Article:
The Canadian government established the International Commission on Intervention and State Sovereignty (ICISS) in September 2000. In February 2001, at the third round table meeting of the ICISS in London, Gareth Evans, Mohamed Sahnoun and Michael Ignatieff suggested the phrase “responsibility to protect” as a way to avoid the “right to intervene” or “obligation to intervene” doctrines and yet keep a degree of duty to act to resolve humanitarian crises.

In December 2001, the ICISS released its report, The Responsibility to Protect. The report presented the idea that sovereignty is a responsibility and that the international community had the responsibility to prevent mass atrocities. Economic, political, and social measures were to be used along with diplomatic engagement. Military intervention, as mentioned before, was presented as a last resort. R2P included efforts to rebuild by bringing security and justice to the victim population and by finding the root cause of the mass atrocities.

The African Union pioneered the concept that the international community has a responsibility to intervene in crisis situations if the State is failing to protect its population. In the founding charter in 2005 African nations declared that the “protection of human and peoples rights” would be a principal objective of the AU and that the Union had the right “to intervene in a Member State pursuant to a decision of the Assembly in respect of grave circumstances, namely war crimes, genocide and crimes against humanity.” The AU also adopted the Ezulwini Consensus in 2005, which welcomed RtoP as a tool for the prevention of mass atrocities.

Forgive me if I am sceptical here, but it seems to me that mention might have been made of Tony Blair’s Doctrine of the International Community (1999) and of the Iraq intervention. In the latter case the roles such as George Bush and Tony Blair and others played in incidentally embarrassing the UN over its colossal failure to intervene in Iraq for 12 years. If an earlier intervention had been made it might have cut short Saddam’s 30 years slaughter of his own people.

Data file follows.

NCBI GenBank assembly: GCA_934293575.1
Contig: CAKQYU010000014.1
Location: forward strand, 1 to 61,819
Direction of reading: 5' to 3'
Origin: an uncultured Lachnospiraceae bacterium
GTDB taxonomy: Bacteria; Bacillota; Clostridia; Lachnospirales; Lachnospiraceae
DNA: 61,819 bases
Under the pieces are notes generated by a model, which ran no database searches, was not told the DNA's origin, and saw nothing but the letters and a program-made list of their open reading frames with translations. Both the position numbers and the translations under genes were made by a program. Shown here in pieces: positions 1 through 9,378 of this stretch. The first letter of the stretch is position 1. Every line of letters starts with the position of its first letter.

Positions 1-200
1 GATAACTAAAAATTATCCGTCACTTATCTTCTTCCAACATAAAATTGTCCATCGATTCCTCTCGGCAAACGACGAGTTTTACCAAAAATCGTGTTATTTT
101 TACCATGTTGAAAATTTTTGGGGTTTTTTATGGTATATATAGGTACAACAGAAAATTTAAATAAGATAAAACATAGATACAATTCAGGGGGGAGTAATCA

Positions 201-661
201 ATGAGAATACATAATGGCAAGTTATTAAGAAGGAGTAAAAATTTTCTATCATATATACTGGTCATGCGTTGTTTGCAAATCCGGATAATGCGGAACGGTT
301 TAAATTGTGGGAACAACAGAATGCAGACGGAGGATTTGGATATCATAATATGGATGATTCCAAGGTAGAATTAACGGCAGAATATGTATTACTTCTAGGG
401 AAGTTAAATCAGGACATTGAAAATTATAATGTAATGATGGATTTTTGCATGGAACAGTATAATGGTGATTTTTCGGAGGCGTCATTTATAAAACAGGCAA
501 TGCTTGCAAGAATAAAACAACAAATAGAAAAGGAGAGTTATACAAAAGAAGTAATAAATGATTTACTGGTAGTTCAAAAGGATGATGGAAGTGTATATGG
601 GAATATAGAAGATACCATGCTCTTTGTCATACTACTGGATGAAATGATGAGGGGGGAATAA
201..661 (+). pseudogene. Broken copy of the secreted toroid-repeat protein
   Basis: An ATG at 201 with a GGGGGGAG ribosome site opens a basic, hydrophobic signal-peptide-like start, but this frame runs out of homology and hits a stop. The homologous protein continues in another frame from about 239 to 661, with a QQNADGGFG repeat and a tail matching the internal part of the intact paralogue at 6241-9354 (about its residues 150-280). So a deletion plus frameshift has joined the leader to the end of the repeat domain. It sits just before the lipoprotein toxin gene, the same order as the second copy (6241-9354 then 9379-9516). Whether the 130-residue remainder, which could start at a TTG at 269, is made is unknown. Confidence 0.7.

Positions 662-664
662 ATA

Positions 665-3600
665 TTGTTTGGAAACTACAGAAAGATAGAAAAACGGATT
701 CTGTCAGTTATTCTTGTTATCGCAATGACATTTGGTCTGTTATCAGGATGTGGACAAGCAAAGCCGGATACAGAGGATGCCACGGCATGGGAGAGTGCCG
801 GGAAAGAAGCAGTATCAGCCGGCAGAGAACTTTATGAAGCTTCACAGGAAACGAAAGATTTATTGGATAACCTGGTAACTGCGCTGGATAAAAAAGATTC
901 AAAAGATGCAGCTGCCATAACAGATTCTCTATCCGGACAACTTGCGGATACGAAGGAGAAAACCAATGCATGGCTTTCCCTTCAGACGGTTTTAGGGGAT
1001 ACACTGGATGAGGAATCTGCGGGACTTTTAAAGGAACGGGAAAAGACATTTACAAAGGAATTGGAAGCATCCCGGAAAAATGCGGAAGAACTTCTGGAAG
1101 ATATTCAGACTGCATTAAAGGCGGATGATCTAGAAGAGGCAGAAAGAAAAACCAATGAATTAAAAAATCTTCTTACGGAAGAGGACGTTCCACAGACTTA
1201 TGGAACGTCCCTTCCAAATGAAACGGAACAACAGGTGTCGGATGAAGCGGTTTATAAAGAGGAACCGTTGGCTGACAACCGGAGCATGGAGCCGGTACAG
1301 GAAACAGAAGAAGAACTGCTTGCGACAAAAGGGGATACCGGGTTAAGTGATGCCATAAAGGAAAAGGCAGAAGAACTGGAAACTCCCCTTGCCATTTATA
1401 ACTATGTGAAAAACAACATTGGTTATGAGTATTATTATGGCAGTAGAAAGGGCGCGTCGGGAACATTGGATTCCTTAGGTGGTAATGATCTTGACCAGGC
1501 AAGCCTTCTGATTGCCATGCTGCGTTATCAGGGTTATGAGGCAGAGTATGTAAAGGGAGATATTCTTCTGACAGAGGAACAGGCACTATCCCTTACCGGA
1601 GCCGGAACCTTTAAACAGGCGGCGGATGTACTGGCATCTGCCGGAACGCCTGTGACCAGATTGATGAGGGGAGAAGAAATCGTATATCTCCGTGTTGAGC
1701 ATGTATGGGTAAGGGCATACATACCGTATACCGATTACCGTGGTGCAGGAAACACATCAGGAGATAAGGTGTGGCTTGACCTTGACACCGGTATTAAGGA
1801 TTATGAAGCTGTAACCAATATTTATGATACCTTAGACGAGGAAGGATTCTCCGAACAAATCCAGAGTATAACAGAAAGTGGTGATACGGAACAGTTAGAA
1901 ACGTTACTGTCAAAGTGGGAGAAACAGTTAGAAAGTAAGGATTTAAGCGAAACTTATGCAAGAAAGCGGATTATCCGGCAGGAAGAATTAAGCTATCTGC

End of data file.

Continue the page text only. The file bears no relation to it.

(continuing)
The United Nations mandate

At the 2005 World Summit Member States included RtoP in the Outcome Document agreeing to Paragraphs 138 and 139. These paragraphs gave final language to the scope of RtoP. It applies to the four mass atrocities crimes only. It also identifies to whom the R2P protocol applies, i.e. nations first, regional and international communities second.

Paragraphs 138 and 139 state:

138. Each individual State has the responsibility to protect its populations from genocide, war crimes, ethnic cleansing and crimes against humanity. This responsibility entails the prevention of such crimes, including their incitement, through appropriate and necessary means. We accept that responsibility and will act in accordance with it. The international community should, as appropriate, encourage and help States to exercise this responsibility and support the United Nations in establishing an early warning capability.

139. The international community, through the United Nations, also has the responsibility to use appropriate diplomatic, humanitarian and other peaceful means, in accordance with Chapters VI and VIII of the Charter, to help protect populations from genocide, war crimes, ethnic cleansing and crimes against humanity. In this context, we are prepared to take collective action, in a timely and decisive manner, through the Security Council, in accordance with the Charter, including Chapter VII, on a case-by-case basis and in cooperation with relevant regional organizations as appropriate, should peaceful means be inadequate and national authorities manifestly fail to protect their populations from genocide, war crimes, ethnic cleansing and crimes against humanity. We stress the need for the General Assembly to continue consideration of the responsibility to protect populations from genocide, war crimes, ethnic cleansing and crimes against humanity and its implications, bearing in mind the principles of the Charter and international law. We also intend to commit ourselves, as necessary and appropriate, to helping States build capacity to protect their populations from genocide, war crimes, ethnic cleansing and crimes against humanity and to assisting those which are under stress before crises and conflicts break out.

2005 World Summit Outcome Document.